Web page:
According to Douw, approximately 54 million tonnes of waste is produced on a yearly basis in South Africa – the majority of which ends up in landfill. “This is enough to cover an entire soccer field 10 metres deep every day. The amount of waste we generate puts our landfill sites under extreme pressure”, he says.
This will be the 26th year that Plastics SA coordinates South Africa’s involvement in the International Coastal Clean-up Day (ICC) that will be taking place at beaches around the country on Saturday, 17 September. In partnership with volunteer organisations and individuals around the globe, the ICC engages people to remove trash from the world’s beaches and waterways.
“Since its inception, more than 17 million volunteers have collected close to 1,6 million kilograms of litter globally - making our coasts cleaner and our oceans healthier. As a result of the success of this annual event, we decided to turn the entire week into a nationwide awareness campaign that encourages citizens of all walks of life, ages and backgrounds to make a conscious effort to pick up and remove litter from their streets, neighbourhoods, schools, inland water sources and streams or nearby beaches,” Douw explains.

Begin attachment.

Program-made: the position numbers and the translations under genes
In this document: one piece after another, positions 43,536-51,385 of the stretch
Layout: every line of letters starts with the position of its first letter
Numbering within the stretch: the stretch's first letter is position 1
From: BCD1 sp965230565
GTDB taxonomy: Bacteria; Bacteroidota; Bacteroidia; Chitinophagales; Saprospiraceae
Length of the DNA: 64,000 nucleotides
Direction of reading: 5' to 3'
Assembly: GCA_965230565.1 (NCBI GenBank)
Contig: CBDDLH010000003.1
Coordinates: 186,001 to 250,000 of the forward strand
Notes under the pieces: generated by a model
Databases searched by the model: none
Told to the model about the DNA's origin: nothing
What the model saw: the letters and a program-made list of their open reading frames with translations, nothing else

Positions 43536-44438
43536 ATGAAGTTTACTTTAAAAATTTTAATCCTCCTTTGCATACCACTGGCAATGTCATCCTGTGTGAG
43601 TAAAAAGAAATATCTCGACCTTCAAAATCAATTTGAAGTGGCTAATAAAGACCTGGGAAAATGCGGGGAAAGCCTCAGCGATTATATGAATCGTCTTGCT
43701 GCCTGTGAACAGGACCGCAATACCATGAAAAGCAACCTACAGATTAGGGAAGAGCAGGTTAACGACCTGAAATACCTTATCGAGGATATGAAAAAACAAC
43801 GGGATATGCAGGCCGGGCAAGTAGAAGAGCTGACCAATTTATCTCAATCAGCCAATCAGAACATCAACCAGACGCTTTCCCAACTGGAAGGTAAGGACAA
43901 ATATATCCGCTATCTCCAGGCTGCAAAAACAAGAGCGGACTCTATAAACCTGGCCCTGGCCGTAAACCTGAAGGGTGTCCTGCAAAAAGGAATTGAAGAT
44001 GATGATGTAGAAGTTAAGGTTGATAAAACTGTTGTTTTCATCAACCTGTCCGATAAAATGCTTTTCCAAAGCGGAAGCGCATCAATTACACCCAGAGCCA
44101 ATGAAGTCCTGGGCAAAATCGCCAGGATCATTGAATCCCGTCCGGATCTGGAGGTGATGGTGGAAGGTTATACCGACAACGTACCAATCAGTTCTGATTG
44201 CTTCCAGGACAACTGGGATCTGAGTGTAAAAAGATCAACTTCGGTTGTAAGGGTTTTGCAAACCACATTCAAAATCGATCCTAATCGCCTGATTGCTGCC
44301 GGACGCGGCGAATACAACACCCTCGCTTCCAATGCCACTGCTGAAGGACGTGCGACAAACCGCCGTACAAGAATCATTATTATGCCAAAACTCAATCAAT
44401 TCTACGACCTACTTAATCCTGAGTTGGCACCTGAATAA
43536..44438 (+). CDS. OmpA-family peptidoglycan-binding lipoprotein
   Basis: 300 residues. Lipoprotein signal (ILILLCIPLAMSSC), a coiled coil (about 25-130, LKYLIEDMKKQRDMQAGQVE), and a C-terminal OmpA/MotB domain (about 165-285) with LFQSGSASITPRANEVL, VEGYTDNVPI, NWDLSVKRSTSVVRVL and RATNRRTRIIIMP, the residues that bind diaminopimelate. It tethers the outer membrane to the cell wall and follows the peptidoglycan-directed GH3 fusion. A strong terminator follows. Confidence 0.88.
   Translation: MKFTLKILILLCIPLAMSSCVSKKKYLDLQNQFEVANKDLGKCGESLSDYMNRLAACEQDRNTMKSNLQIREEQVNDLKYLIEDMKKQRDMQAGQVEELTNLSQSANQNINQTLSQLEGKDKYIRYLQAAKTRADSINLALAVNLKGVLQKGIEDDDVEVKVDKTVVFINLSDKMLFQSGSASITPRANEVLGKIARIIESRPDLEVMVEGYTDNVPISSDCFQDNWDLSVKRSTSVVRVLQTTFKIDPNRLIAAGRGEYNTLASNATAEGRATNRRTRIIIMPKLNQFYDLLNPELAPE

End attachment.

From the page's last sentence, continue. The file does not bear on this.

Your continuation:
Clean-up and Recycle SA Week is actively supported by all the packaging streams, Producer Responsibly Organisations (PRO’s), various sponsors, business and industry, national and local government, community organisations and municipalities. The week includes River Clean-Up Day (Wednesday, 14 September), National Recycling Day (Friday, 16 September) and the ICC / World Clean-up Day (Saturday, 17 September) that unites 180 countries across the world for a cleaner planet. Apart from raising awareness to the general public and our industry partners, Plastics SA will also be actively supporting various clean-up initiatives taking place throughout the month of September. The umbrella body representing all sectors of the South African plastics industry will be distributing more than 500,000 refuse bags to support clean-up events.
Despite the fact that Covid-19 restrictions prevented large groups of people from attending public clean-ups over the past two years, Clean-Up & Recycle SA week continued to grow from strength to strength. “We noticed that people started to focus much more on cleaning their immediate surroundings. When lockdown prohibited them from attending large public clean-up events, eco-warriors took to their own streets, local schools, rivers, beaches and public spaces. As a result, we saw significant amounts of visible litter being removed, separated and sent for recycling,” he reported.
For people eager to participate in coordinated clean-ups this year, Douw suggests you visit the official www.cleanupandrecycle.co.za website for information on how and where to get involved. Apart from useful background information and photographs of previous years’ events, details of event sponsors and partners, you can also access the national list of clean-up coordinators or register to attend a clean-up taking place near you.